Dyspraxia is a neurological disorder of the brain in childhood causing difficulty in activities requiring coordination and movement.
Dyspraxia affects around six per cent of the population and up to two per cent quite severely. In basic terms, it is a neurological condition which can make even basic activities challenging and difficult. Medically speaking it is described as a ‘an impairment or immaturity of the organisation of movement’, however it may also cause difficulties with language, perception and thought.
Children with dyspraxia can face a variety of challenges related to their difficulty with movement and coordination, there are however strategies that you can use at home to help your child.
Children with dyspraxia may struggle to eat their food without unintentionally making a bit of a mess. To help make mealtimes easier for your child, you could put a damp flannel under their plate (so it does not slip), use a cup with two handles so it is easier for your child to hold it and look to use a deep plate with a rim to minimise spillages.
Practise Skills with you child
Spending quality time with your child, can make a huge difference and is great fun for you both. Many activities advocated by therapists and physios are aimed at effectively rewiring your child’s brain and will inevitably amuse and entertain them. Regularly carrying out activities that develop fine motor skills such as playing games, drawing on a Kids Whiteboard, painting or colouring can be extremely beneficial.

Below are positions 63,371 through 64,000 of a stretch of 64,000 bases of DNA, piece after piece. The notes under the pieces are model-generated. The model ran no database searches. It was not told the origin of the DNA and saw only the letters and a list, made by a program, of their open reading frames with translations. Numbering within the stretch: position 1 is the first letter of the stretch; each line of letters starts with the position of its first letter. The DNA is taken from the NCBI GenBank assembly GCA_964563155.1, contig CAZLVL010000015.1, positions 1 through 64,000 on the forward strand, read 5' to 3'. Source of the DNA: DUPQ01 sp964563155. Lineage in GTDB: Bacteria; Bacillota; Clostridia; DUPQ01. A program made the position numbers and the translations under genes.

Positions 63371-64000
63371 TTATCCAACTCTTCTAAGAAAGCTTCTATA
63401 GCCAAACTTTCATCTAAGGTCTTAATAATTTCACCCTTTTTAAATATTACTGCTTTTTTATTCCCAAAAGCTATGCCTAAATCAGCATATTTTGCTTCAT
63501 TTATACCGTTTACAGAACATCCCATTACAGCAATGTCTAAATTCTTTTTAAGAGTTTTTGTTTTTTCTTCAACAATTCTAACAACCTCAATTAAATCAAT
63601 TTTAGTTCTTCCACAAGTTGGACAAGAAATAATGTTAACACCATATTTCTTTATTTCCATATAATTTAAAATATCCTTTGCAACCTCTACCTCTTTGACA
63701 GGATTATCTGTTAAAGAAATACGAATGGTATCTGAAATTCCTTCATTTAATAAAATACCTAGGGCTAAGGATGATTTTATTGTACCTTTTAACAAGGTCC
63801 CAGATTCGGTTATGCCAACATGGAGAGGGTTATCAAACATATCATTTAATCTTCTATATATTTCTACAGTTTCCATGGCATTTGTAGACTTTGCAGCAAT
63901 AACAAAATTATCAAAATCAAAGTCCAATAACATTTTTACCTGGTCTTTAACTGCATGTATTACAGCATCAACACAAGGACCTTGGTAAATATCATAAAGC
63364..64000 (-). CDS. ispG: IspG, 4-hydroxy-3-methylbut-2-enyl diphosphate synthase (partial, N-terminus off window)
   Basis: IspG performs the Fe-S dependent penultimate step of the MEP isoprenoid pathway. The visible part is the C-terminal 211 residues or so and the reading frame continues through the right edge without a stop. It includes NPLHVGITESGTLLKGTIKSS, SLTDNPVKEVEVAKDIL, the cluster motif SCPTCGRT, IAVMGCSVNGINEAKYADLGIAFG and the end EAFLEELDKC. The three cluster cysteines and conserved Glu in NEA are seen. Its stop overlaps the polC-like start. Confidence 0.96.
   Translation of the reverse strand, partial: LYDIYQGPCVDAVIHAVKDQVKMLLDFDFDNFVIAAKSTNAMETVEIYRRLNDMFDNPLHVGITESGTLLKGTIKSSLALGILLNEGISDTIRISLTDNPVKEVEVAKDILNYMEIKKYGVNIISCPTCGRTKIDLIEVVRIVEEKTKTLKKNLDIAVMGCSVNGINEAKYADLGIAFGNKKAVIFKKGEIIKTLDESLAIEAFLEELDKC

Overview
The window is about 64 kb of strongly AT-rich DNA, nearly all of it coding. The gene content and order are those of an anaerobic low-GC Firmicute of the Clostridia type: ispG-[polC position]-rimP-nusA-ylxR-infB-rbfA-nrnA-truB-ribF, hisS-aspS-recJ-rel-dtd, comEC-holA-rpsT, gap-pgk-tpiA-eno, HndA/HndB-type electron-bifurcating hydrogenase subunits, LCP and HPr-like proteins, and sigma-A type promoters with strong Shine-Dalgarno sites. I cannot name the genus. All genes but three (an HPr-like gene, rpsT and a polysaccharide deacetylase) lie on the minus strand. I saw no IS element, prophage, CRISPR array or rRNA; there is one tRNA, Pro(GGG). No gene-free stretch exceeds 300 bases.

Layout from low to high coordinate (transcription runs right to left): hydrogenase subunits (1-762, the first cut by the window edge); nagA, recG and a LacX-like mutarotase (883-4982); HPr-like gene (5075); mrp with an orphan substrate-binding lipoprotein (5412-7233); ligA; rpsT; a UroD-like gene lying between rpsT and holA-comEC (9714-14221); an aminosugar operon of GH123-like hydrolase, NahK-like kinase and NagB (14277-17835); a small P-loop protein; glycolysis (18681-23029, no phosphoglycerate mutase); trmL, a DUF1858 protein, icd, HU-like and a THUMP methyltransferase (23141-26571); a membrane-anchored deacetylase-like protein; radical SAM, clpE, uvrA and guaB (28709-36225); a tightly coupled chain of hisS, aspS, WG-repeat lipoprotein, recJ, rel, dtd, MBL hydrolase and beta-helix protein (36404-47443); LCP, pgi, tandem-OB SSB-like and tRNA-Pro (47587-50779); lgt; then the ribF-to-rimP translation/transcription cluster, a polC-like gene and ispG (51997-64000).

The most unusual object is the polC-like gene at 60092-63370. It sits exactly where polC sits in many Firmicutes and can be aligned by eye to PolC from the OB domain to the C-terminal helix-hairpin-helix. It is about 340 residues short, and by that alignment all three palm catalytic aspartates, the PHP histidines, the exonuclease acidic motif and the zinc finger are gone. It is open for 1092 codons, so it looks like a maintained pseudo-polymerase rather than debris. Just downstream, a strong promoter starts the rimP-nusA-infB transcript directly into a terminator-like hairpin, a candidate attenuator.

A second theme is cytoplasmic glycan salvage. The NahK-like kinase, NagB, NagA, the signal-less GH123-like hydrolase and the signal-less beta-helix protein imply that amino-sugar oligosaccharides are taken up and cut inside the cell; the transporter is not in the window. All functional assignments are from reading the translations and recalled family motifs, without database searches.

Encourage activities to enhance co-ordination.
Going swimming, teaching your child to ride a bike or just getting outside and playing ball in the garden can make a big difference. Physically showing children by moving their limbs has proven to be much more effective than simply showing them how to do it. When a child has dyspraxia, repeating an action over time can reinforce the relevant brain pathways.
Help them learn necessary social skills.
Children with dyspraxia may be quite clumsy in social environments, they could have poor spatial awareness or find it tricky to read emotions. To help with this issue, it is imperative that you encourage your child to make friends and take part in activities outside of school and outside of the home.
Professional support for parents of children with dyspraxia is available from the Dyspraxia Foundation. Their helpline offers help and advice to adults, parents, carers and families on and about dyspraxia and is available Monday to Friday from 9am to 5pm; call 01462 454986.
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